Conserving South Africa’s birds in 2022
BirdLife South Africa’s work is immensely important and, to a large extent, our country’s birds are in our hands. And you can help! If you love birds and would like to leave a positive legacy to future generations of South Africans so that they too can enjoy the beauty and wonder of our birds, please consider supporting BirdLife South Africa. There are several ways in which you can do so:
Become a member
If you are not yet a member of BirdLife South Africa, consider joining. One of the benefits is receiving six issues of African Birdlife, our world-class magazine, each year. You can find out more at https://www.birdlife.org.za/support-us/join-us/join-birdlife-south-africa/ or by contacting Shireen Gould at firstname.lastname@example.org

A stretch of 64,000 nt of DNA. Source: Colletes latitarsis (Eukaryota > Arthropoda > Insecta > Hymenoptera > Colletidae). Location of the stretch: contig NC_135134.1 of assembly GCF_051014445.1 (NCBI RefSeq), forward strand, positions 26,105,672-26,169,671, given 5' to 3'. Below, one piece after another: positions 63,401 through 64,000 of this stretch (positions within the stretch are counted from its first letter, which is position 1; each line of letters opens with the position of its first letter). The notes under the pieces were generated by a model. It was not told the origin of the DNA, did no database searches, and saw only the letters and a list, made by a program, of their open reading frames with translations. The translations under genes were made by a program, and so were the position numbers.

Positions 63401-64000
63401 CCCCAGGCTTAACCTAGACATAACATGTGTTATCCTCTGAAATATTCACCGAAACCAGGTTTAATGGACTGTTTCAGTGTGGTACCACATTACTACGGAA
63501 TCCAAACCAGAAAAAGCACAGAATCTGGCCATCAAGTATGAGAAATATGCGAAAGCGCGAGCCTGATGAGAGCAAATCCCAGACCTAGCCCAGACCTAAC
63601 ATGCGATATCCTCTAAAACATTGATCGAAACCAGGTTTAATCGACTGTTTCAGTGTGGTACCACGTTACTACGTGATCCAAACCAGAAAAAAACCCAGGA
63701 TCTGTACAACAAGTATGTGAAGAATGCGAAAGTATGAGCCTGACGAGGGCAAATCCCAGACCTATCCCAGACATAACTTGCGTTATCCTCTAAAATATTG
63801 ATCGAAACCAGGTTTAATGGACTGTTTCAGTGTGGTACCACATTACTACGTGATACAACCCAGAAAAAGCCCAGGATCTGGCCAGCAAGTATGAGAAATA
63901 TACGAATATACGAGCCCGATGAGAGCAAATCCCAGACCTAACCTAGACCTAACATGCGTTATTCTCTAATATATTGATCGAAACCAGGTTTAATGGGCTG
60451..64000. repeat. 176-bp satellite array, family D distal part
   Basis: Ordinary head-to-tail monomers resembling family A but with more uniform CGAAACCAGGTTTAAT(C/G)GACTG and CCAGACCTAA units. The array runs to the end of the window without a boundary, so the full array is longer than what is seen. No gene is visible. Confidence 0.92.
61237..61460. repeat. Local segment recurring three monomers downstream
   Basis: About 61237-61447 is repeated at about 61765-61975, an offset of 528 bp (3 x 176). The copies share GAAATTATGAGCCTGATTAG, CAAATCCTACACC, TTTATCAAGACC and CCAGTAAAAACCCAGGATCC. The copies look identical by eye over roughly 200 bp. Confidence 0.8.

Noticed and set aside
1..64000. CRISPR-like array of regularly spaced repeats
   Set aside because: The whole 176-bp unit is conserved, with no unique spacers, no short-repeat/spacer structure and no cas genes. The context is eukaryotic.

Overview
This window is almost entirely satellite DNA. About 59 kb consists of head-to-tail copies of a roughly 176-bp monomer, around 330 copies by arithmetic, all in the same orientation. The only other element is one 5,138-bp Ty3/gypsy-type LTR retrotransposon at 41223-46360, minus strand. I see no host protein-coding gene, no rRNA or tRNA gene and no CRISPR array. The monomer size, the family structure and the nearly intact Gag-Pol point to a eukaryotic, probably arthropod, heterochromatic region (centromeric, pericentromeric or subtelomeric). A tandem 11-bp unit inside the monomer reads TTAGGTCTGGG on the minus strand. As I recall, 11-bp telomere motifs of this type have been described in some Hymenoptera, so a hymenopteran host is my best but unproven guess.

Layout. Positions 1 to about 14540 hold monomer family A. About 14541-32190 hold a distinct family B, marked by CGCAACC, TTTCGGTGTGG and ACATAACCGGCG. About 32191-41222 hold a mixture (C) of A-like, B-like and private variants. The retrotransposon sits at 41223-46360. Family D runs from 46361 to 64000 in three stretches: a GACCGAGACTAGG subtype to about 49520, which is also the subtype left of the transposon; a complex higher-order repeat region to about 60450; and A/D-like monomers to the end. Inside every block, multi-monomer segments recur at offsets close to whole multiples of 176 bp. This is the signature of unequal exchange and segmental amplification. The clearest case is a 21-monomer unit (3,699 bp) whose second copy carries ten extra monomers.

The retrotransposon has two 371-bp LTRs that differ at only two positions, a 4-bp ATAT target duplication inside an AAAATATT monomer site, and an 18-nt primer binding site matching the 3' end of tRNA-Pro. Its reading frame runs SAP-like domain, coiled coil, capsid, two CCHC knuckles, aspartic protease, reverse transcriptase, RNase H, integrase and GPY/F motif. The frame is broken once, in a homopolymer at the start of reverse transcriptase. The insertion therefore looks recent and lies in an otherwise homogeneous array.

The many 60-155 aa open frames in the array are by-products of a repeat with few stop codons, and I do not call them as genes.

Give a gift subscription
Take out a gift subscription to African Birdlife for a special person and they will be reminded of your generosity six times in the following year when they receive their copy of this excellent magazine. The details are at www.birdlife.org.za/support-us/give-a-green-gift/ or available from Shireen at email@example.com
Shop for the Birds!
If you’re like me, you struggle to select a birthday, anniversary or Christmas gift to buy for a loved one. We have the solution because our online ‘Shop for the Birds!’ provides a range of great gifts to choose from. Shopping could not be easier and we can ensure that the gifts are delivered within a few days. Make your selection at www.shop.birdlife.org.za
A long-lasting legacy
If you have derived a lifetime’s pleasure from birds, why not help ensure their future by leaving a bequest to BirdLife South Africa in your will? Any amount, large or small, will be put to good use. Find out more at www.birdlife.org.za/support-us/leave-a-legacy/ or contact me at firstname.lastname@example.org or Dr Isabel Human at email@example.com
Thank you for helping to secure a better future for South Africa’s birds.
MARK D. ANDERSON, CHIEF EXECUTIVE OFFICER
Focus on … Cape Gannet